Musical Theatre, Comedy, History of American Musical Theatre
Believing that a thesis should encompass all aspects of a conservatory training program, I will write and perform--in collaboration with my classmate Patrick John Moran--a new musical entitled A 16 Bar Cut: The History of American Musical Theatre as the capstone project for my Master of Fine Arts in Musical Theatre. A 16 Bar Cut will be a two-man show that tells the entire history of American musical theatre from the ancient Greeks to today in a tongue-in-cheek manner. The goal of the project is to pay homage to an original American art form in a night of zany silliness and hilarity. The show will feature an informative perspective on the rise and current status of American musical theatre, several new songs, complete irreverence, and grown men singing, dancing, and making utter fools of themselves. Creating my thesis show will test and stretch my knowledge base of the musical theatre art form and virtually every skill that I have developed in my course of study. Since A 16 Bar Cut centers on the historical journey of musical theatre, constructing the new work will demonstrate my understanding of musical theatre history and literature. Performing the show will also challenge my ability and craftsmanship as an actor, singer, and dancer. Not only will I create a through-line character--a heightened, silly, professorial version of myself, but I will also create approximately fifty additional characters used throughout the show. The vocal and dance requirements for my track will also be numerous and demanding. And since the show travels through the major movements of musical theatre history, I will have to dance, sing, and act in the various styles and qualities of each movement and time period. Other significant challenges will center on script development. The first obstacle will be synthesizing music theatre into a single evening while maintaining an arc, storyline, and Patrick and my specific point of view about the genre. Another complexity to the show will be accessibility to the audience--how to be respectful to and informative about musical theatre, while at the same time being entertaining and funny to a wide array of audience members who will vary in musical theatre knowledge. In addition, developing a two-man thesis will require a complete collaboration with Patrick Moran. Since musical theatre is rarely--if ever--a solo art, working as a team will expand and exercise my collaborative abilities. And producing the show with Patrick will test supplementary skills such as marketing, resourcefulness, design and technical elements, etc. The Research and Analysis portion of my monograph document will be structured according to the M.F.A. Thesis Guidelines as applicable to my specific project. The (A) Research section will consist of a biographical glossary on all of the composers and lyricists referenced in A 16 Bar Cut. Librettists' information will be included when their work is pertinent. Additionally, each composer, lyricists, and librettists will be discussed in regards to their significance in musical theatre history. The (B) Structural Analysis section will describe the show's organization and construction and how the structural problems mentioned above are solved. The (C) Role Analysis section will have three sub-sections focusing on my different roles in the production as a playwright, producer, and actor.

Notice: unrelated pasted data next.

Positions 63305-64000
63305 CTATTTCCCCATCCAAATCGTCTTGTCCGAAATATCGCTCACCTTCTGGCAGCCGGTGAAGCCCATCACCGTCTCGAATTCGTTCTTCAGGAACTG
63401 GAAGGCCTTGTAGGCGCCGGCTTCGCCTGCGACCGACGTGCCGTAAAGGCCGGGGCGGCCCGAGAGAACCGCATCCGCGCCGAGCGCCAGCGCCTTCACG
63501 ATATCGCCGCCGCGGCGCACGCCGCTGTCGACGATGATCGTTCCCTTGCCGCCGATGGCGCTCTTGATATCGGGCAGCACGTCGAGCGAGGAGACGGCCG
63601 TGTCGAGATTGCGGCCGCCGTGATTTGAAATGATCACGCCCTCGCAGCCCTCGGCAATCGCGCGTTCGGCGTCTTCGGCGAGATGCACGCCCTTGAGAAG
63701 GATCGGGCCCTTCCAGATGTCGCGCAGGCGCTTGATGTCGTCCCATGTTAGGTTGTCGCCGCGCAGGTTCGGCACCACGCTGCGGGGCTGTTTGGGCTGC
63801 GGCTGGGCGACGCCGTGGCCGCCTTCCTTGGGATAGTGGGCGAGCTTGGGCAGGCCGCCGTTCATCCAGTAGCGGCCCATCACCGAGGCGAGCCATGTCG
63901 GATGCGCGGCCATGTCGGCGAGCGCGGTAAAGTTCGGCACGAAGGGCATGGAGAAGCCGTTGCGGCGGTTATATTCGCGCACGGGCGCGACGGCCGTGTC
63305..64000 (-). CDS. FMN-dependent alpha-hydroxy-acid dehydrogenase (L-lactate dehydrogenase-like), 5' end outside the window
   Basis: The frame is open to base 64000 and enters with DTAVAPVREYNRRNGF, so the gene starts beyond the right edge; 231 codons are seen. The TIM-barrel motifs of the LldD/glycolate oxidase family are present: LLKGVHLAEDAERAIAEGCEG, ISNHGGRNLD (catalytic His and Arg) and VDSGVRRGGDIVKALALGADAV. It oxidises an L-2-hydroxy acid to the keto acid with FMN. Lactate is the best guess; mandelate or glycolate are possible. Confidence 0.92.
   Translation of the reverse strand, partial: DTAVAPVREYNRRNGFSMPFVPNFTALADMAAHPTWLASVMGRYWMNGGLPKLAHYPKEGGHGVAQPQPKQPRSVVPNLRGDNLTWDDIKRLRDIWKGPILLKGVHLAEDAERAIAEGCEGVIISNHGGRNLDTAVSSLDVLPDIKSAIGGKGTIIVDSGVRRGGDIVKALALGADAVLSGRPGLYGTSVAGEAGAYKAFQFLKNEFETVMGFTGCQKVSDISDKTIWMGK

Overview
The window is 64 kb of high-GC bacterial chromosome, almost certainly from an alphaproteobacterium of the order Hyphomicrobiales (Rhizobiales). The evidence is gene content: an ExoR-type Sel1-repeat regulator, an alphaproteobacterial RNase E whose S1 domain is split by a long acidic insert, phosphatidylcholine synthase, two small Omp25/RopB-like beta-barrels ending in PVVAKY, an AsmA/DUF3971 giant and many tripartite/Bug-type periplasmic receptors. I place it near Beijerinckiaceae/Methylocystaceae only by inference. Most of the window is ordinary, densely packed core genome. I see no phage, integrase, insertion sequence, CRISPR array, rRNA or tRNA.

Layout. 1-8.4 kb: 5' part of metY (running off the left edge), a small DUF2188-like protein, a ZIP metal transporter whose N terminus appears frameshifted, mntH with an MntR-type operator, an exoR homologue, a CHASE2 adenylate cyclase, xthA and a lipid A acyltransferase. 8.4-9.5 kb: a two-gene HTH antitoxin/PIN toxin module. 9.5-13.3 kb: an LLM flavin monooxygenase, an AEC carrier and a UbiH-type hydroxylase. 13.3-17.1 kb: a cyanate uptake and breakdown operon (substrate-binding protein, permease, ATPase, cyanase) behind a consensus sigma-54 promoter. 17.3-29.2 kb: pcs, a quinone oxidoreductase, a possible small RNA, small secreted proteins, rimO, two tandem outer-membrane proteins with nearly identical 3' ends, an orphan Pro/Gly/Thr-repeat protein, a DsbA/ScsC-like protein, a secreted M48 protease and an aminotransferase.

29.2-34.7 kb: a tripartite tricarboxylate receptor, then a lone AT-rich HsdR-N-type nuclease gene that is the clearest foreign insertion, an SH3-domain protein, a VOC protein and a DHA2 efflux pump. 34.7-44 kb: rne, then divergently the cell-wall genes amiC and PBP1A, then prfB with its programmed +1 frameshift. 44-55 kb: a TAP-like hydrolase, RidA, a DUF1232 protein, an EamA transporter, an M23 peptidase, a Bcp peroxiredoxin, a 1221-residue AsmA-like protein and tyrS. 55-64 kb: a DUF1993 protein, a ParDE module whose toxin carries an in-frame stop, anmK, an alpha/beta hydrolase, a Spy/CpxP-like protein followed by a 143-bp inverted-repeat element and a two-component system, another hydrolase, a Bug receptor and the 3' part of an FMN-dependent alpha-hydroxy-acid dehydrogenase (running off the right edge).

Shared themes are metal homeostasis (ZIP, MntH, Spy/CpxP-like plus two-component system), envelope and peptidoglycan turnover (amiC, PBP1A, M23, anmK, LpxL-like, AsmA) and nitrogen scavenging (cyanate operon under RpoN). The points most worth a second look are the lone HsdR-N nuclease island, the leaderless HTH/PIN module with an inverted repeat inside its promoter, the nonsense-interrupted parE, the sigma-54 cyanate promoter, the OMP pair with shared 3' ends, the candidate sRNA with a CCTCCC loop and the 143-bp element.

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Master of Fine Arts (M.F.A.)
College of Arts and Humanities
Length of Campus-only Access
Masters Thesis (Open Access)
Sansom, Rockford, "A 16 Bar Cut: The History Of American Musical Theatrean Original Script And Monograph Document" (2006). Electronic Theses and Dissertations. 1070.